WHAT CAN I DO WHEN I’M BEING SEXUALLY ABUSED BY A TEACHER OR A STAFF IN SCHOOL

Sexual harassment is any unwanted verbal or physical conduct of a sexual nature. It can make you feel embarrassed, offended, intimidated or unsafe and shouldn’t be ignored.

Sexual harassment can include:

  • Rape or attempted rape
  • Inappropriate sexual looks or gestures e.g. looking at a person up and down 
  • Unwanted deliberate touching, leaning over, cornering or pinching
  • Unwanted sexual teasing, jokes, remarks or questions
  • Unwanted letters, phone calls, or sending unwanted sexual pictures, cartoons or other sexual images (including online)
  • Demanding hugs, dates or sexual favours
  • Asking questions or talking about someone’s sexuality, sex life or body
  • Making unnecessary physical contact, including unwanted touching
  • Using language that puts someone down on the basis of their gender
  • Spreading sexual rumours (including online)
  • Threatening to fail you in your exam or punish someone if they don’t accept sexual advances (this is known as reprisal)
  • Stalking (behaviour that makes someone feel unsafe including unwanted visits, phone calls, texts, emails or letters, leaving gifts or watching someone’s home/school)
  • Whistling, cat calls, kissing sounds, smacking lips
  • Standing uncomfortably close or brushing against a person

If you’re being sexually harassed, remember, it’s not your fault. You’re not responsible for the harasser’s behaviour — no matter what. It’s normal to see physical and emotional side effects from the experience including anxiety, depression, fatigue and insomnia as well as relationship or self-esteem problems. You need to know your rights and options for action if you’re experiencing sexual harassment.

If you’re experiencing sexual harassment in school, here are some things you can do:

1. Get informed

At school: your school may have a sexual harassment prevention policy, so consider asking someone in the main office, the guidance and counselling teacher or any other trusted teacher about this

2. Keep a record

Write a detailed description of the incident(s) including what happened, where it occurred, when it took place and if there were any witnesses. If you have any text messages or screenshots of the incident(s), keep them saved. These records are important in case you need to get legal assistant on the matter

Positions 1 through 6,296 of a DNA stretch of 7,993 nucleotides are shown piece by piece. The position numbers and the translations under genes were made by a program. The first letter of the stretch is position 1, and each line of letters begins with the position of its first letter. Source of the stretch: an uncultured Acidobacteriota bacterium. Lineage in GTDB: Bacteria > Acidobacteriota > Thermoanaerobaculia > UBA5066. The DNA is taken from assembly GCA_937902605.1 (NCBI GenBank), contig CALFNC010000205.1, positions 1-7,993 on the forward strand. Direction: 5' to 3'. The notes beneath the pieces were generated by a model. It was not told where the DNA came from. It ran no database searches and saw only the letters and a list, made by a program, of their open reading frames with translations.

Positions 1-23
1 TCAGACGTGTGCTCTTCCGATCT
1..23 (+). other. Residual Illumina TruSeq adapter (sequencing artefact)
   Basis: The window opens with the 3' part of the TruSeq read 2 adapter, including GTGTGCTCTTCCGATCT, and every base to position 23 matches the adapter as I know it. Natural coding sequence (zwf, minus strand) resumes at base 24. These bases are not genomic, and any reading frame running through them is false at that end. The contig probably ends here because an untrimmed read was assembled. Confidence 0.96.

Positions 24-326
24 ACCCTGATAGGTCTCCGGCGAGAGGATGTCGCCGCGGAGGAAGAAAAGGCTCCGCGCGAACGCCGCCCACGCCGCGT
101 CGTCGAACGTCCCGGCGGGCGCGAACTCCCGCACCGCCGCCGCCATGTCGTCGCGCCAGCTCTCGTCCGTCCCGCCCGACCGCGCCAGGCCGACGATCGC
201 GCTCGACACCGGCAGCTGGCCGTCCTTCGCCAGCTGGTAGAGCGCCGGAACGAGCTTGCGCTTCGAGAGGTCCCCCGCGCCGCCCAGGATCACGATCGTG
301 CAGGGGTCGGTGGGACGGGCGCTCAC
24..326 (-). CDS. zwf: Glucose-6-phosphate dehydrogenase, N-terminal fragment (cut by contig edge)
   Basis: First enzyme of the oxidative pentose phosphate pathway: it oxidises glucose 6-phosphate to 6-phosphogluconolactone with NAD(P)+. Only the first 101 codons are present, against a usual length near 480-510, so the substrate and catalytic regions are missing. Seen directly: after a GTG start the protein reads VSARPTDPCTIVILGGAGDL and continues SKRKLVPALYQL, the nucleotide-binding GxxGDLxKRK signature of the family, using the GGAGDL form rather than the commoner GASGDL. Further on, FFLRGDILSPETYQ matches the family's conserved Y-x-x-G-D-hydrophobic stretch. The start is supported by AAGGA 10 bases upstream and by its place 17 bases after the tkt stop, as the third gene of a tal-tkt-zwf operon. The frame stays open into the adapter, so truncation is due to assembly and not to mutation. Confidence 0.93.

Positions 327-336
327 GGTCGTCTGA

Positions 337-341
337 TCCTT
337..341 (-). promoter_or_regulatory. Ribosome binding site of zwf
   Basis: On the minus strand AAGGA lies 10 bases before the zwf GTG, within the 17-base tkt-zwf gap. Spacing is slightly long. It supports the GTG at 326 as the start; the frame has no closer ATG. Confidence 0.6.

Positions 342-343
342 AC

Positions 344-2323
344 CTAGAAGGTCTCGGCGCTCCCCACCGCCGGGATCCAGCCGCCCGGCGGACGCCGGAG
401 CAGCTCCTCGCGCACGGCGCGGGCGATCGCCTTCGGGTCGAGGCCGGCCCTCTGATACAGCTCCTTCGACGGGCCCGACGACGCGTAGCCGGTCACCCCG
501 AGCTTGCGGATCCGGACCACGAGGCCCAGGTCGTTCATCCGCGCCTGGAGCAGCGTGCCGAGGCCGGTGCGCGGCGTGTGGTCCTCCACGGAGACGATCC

3. Ask them to stop

This can be scary, but confronting people — even adults in positions of authority — can work. If you feel it’s safe to do so, consider telling the person to stop in a calm but firm manner. Here are some ways you can say stop:

“When you look at me like that, I feel really uncomfortable. I’m asking you to stop it.”

“I’ve said ‘no’ before when you’ve asked me out, and I’m not going to change my mind. If you don’t stop, I’m going to have to tell the principal about it.”

“I’m going to file a report if you touch me (talk to me, say that, etc.) again.”

“Yes, I do have a sense of humour. But what you’re saying isn’t a joke — it’s sexual harassment. If you don’t stop, I’ll need to speak to our boss the principal

4. Address it

If you’ve tried speaking to the person and they won’t stop, or if you don’t feel safe or comfortable confronting the person, here are some ways you can report the harassment:

At school: you can report harassment to a teacher, principal, vice-principal or guidance counsellor.

At home: Tell your parents, before you decide to file a complaint with your school, let your parents know what is going on. 

5. Change your school or job

Changing your school should only be considered as a last resort, in instances where you know you’re unsafe or have tried to stop the behaviour with no success but even if you decide to do this, you should make sure that you still report so that it doesn’t happen to another girl.

6. Report to the police

In case of rape this is a criminal offence and there are laws to protect you. Do notify your parent, guardian or trusted teacher as soon as possible. If you report this within the first 72 hours you will be taken to hospital and you will be given emergency services e.g. Emergency contraception that prevents unwanted pregnancies and PEP that prevents HIV infection. If you would like to press charges against the perpetrator evidence of the rape will also be collected at this point. Do report the matter even if 72 hours have lapsed and ask for counselling.

7. Speak to a counsellor about this

If you are finding it difficult to cope with an issue of sexual harassment find a friendly counsellor near you and have this conversation. If you cannot find a friendly counsellor near you and you are in need of counselling you can call Aunty Jane for FREE on 08000721530.